Taking Refuge

Ross’s geese

It was my traditional first journey of the season, my annual solo trip in winter to witness one of the world’s great migrations of birds. The rain was heavy as I slowly moved my car along the muddy auto route at Sacramento National Wildlife Refuge, in search of this year’s initial sightings of some of the two million geese, ducks, and other birds who travel from Alaska and Canada to spend the winter in California’s Central Valley. Mine was the only vehicle.

The frigid wind was so strong that the shallow ponds, just a few inches deep, had waves on them. The ducks of many species huddled in the reeds as a windbreak, barely visible. I saw just a handful of the geese this time that are often here by the thousands. Where were they?

Eager not to miss their fly-off at dusk with the sound of thousands of wings beating together at once, I headed north on the rural back roads, passing miles of flooded rice fields post-harvest, scanning in all directions. And there they were—snow geese.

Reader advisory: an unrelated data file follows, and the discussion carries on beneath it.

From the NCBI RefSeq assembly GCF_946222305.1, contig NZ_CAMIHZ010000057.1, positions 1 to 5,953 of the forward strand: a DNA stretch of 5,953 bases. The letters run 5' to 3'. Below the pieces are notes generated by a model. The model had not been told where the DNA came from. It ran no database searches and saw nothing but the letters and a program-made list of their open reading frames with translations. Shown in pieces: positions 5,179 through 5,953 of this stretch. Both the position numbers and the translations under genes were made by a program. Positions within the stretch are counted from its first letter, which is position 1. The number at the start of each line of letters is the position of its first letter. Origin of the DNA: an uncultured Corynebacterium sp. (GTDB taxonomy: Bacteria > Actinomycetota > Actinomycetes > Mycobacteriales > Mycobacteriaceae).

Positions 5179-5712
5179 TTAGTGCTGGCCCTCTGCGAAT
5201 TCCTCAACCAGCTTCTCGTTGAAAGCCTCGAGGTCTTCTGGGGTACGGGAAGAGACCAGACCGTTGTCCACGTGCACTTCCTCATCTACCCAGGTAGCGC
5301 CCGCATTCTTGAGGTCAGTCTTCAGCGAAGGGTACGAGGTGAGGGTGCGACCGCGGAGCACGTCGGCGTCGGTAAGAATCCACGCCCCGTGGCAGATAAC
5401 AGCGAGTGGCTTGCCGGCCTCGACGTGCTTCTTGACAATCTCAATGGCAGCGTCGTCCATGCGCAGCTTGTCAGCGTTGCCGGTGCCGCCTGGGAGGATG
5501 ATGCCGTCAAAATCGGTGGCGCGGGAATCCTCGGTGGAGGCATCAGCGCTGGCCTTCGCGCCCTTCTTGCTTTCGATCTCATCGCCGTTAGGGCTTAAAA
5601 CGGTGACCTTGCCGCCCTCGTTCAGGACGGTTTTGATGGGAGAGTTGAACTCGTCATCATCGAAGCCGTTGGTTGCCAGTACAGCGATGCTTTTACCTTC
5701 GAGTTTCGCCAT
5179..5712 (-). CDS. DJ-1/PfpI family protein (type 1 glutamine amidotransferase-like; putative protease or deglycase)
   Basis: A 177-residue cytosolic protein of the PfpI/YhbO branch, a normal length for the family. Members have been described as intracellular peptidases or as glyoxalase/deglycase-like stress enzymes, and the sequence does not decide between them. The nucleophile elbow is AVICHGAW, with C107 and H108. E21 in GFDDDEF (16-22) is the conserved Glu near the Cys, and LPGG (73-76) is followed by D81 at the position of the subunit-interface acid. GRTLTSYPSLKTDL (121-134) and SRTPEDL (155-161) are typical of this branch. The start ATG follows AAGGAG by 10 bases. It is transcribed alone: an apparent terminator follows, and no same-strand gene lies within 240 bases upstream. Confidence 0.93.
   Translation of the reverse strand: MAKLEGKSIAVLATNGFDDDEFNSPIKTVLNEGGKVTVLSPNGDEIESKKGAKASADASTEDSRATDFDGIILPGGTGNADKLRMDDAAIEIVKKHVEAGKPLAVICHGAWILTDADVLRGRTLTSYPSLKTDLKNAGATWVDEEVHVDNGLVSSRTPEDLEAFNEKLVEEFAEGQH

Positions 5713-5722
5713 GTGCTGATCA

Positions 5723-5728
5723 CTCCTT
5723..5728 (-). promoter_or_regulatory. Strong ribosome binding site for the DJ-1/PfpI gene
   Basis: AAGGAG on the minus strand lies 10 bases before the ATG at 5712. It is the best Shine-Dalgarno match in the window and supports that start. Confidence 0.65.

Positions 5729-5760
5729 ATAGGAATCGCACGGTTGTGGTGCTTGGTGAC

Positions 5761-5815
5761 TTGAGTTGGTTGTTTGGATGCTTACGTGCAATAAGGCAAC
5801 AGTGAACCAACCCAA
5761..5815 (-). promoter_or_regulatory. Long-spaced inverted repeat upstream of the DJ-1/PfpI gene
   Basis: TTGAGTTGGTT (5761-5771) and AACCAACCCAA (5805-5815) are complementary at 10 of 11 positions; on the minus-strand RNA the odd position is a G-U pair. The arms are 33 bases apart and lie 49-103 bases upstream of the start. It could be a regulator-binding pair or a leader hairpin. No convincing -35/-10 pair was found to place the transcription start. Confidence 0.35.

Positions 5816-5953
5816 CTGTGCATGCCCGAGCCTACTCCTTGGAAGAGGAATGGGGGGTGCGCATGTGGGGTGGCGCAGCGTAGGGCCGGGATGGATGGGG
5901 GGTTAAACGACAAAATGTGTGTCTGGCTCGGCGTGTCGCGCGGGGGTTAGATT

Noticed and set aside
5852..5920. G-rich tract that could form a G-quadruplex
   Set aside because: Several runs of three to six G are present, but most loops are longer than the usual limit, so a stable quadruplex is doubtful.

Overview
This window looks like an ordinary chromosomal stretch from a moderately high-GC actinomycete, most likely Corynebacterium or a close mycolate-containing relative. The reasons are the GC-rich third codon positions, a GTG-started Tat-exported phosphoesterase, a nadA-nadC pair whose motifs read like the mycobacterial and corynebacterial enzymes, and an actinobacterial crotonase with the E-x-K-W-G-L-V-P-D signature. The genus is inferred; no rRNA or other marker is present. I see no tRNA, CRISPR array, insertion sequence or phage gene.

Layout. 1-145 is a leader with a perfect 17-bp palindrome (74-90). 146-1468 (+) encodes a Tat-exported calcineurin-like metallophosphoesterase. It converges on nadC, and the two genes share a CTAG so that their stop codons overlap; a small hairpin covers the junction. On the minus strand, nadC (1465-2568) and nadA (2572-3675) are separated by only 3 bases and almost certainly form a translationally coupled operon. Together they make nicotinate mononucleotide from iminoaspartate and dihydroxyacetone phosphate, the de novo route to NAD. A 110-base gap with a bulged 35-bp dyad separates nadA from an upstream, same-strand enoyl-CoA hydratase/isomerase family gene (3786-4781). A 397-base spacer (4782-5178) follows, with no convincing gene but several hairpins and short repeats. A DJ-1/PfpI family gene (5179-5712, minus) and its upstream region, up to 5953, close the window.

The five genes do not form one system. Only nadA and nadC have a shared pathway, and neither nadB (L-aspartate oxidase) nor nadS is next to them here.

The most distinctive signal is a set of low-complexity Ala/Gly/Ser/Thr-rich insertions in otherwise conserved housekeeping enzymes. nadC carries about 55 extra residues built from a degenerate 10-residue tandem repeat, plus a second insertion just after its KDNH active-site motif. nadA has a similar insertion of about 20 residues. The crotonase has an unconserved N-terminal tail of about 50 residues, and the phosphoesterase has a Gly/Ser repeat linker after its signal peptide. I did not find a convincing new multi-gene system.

I parked on the shoulder. The wind and the rain pelting the roof and windshield this time were blasting from the other side of the car, so I could roll down the windows adjacent to the field. This sound is everything, and I bundle in warm layers so I can turn off the engine with the windows down. I listened to the chorus of countless white geese. Tears filled my eyes in the company of such beauty, again. And in a great whir of wings as the light faded, family groups took off to feed for the night.

It is this moment, this silent witnessing of yet another miracle of nature, that comes to mind now when I think of my year away from this blog. It has been a time of change and reflection, a time of looking inward, of maintaining equanimity during this difficult time in the world.

I’m returning to share my photos and musings on this blog. I’m touched that some of you noticed my absence and reached out in concern. I’m in good spirits.

As always, I welcome your feedback in the comments.